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Still a very good list though it is disappointing that Generations has not been able to offer more new models in this latest effort. For example, it would have been nice to see a first-gen Focus and a second-gen Impreza. Synergistic, even considering the name of the game and the fact that they would be the big brother and little brother, respectively, of the models here. Dirt Rally 2.0 has these cars and more, and the garage there is still far superior to Generations despite its own disconcerting absence from Toyota.

If you like the new more than the old, you’re in luck too, because the 2022 WRC series has seen the debut of the new Rally1 hybrid WRC cars, all three included in Generations. Now featuring a 100kW hybrid unit mated to the 1.6-litre turbocharged engine that has powered WRC cars for the last decade, Rally1 cars are quite interesting to drive in Generations thanks to their electric boosts. Basically, having hybrid power up your sleeve gives Rally1 cars temporary bursts of 500bhp, with other bursts possible after regenerating power under braking.

Just like in real life, WRC Generations allows us to select between three power allocation modes before a stage: A powerful but short boost, a balanced option, and a less powerful boost that lasts longer. I could definitely feel the extra oomph when it was available, and it’s an engaging challenge to drive this new look of the cars and get that extra power on the road.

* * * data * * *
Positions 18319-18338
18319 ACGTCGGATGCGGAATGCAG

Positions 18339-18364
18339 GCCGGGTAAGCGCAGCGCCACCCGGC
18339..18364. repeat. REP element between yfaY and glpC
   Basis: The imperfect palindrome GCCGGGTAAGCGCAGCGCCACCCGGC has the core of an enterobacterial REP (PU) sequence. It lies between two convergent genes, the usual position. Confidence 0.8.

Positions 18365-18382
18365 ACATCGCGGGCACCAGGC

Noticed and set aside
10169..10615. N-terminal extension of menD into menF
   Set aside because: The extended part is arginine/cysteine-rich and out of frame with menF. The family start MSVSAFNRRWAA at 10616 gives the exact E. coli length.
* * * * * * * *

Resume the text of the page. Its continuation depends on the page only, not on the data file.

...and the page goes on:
When you get down to its guts, WRC Generations is by no means a drastic change from its quality predecessors, though there have been some small but welcome improvements to the career mode and customization tools that have added to my excitement. However, it deserves credit for both the respectable range of relevant rally cars it features, and its sheer mountain of rally locations. With representation from almost every country that has hosted the WRC in the last decade, WRC Generations may be the last KT Racing game in the saga, but it’s no wonder. His philosophy has resulted in a fantastic and extraordinarily generous game for gravel fans, tarmac addicts and mud maniacs alike.